Justice Clarence Thomas, who once went a decade without asking a question from the Supreme Court bench, is about to complete a term in which he was an active participant in every single argument.
Justice Thomas’s switch from monkish silence to gregarious engagement is a byproduct of the pandemic, during which the court has heard arguments by telephone. The justices now ask questions one at a time, in order of seniority.
Justice Thomas, who joined the court in 1991, goes second, right after Chief Justice John G. Roberts Jr., asking probing questions in his distinctive baritone.
“It’s been a lemonade out of lemons situation,” said Helgi C. Walker, a lawyer with Gibson, Dunn & Crutcher who served as a law clerk to the justice. “I’m just thrilled that more people get to hear the Justice Thomas that we all know.”
“He can be one of the most loquacious people you’ve ever met,” she said. “He is extremely chatty.”
In the telephone arguments, he asked tough questions of both sides and almost always used his allotted few minutes. The idiosyncratic legal views that characterize his frequent concurring and dissenting opinions were largely absent from his questioning, which was measured and straightforward.
If Justice Thomas’s questions differed from those of his colleagues, it was in their courtesy. He almost never interrupted lawyers, though he asked pointed follow-up questions if there was time left.
Some of his most memorable comments were colorful asides.
Over the course of the last term, Justice Thomas mused about the ballooning salaries of college football coaches, said a police officer’s supposed “hot pursuit” struck him as a “meandering pursuit,” commented on the “sordid roots” of a Louisiana law enacted to advance white supremacy and wondered how public schools should address students’ comments “about current controversies, like protests or Black Lives Matter, antifa or Proud Boys.”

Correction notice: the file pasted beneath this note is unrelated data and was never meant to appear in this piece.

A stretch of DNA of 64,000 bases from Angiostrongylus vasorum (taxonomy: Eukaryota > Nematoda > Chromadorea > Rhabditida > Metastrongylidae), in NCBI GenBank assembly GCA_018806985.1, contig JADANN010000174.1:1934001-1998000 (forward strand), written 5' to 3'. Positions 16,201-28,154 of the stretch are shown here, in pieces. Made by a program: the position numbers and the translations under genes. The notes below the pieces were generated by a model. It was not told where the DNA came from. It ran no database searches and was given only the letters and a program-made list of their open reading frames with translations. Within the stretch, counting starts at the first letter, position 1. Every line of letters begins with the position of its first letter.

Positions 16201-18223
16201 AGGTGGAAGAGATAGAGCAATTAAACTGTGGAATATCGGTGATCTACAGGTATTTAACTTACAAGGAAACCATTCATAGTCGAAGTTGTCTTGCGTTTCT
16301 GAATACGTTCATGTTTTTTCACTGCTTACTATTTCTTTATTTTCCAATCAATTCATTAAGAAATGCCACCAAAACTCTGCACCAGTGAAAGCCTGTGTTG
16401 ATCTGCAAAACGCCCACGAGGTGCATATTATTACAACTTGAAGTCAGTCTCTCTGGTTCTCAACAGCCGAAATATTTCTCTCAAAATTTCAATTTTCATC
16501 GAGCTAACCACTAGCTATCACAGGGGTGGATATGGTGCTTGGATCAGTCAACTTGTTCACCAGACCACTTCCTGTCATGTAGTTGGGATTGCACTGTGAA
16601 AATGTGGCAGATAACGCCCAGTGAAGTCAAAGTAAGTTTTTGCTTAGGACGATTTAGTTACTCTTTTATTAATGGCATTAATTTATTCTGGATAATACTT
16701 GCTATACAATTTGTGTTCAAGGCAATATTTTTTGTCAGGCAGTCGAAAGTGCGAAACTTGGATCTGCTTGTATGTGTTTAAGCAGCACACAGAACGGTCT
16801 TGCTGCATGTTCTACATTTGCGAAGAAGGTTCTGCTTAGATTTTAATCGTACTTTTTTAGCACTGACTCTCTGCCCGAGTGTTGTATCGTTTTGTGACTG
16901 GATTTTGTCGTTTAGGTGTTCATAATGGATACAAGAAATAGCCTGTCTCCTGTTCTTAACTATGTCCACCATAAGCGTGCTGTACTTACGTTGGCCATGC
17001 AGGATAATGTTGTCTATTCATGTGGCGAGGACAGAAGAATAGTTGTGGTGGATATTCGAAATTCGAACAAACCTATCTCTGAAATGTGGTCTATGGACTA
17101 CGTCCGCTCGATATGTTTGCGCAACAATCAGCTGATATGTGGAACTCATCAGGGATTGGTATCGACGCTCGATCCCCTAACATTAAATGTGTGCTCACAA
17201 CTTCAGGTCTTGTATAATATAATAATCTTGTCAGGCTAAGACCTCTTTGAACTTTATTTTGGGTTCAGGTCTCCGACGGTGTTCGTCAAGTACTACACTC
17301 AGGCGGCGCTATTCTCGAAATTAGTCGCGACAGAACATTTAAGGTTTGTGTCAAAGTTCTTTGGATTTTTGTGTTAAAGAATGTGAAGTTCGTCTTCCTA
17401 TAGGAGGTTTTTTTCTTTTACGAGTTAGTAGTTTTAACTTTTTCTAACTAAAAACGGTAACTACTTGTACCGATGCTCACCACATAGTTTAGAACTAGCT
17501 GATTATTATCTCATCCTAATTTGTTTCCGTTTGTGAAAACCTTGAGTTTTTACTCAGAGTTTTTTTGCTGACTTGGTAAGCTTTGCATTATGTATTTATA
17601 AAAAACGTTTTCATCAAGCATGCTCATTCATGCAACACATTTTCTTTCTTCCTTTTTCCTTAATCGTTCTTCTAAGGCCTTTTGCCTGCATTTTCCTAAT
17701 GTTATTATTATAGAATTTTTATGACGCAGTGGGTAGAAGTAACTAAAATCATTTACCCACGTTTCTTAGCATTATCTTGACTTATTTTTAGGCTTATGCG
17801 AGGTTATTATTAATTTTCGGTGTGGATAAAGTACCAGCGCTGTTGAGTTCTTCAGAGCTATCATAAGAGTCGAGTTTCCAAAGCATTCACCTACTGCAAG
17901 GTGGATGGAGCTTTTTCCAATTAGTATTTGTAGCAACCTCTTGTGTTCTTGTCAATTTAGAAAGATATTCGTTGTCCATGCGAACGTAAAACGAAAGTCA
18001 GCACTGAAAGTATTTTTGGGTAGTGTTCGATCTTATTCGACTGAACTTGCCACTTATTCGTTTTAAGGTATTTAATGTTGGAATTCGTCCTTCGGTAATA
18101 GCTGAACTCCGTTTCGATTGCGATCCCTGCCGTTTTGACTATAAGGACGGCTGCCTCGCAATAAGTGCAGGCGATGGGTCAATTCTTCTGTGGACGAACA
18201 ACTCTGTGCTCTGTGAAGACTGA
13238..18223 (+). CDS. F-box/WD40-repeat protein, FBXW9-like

When a lawyer mistakenly called him “Mr. Chief Justice,” he responded, in a light, joking tone, “Thank you for the promotion.”
The Swiss billionaire Hansjörg Wyss has quietly become one of the most important donors to left-leaning advocacy groups and an increasingly influential force among Democrats.
Newly obtained tax filings show that Mr. Wyss’s foundations donated $208 million from 2016 through early last year to three nonprofit funds that doled out money to a wide array of groups that backed progressive causes and helped Democrats in their efforts to win the White House and control of Congress last year.
Mr. Wyss’s representatives say his foundations’ money is not being spent on political campaigning. But documents and interviews show that his foundations have come to play a prominent role in financing the political infrastructure that supports Democrats and their issues.
Mr. Wyss’s foundations also directly donated tens of millions of dollars since 2016 to groups that opposed former President Donald J. Trump and promoted Democrats and their causes.
Beneficiaries of his direct giving included prominent groups such as the Center for American Progress and Priorities USA, as well as organizations that ran voter registration and mobilization campaigns to increase Democratic turnout, built media outlets accused of slanting the news to favor Democrats and sought to block Mr. Trump’s nominees, prove he colluded with Russia and push for his impeachment.
Mr. Wyss’s growing political influence attracted attention after he emerged last month as a leading bidder for the Tribune Publishing newspaper chain. Mr. Wyss later dropped out of the bidding for the papers.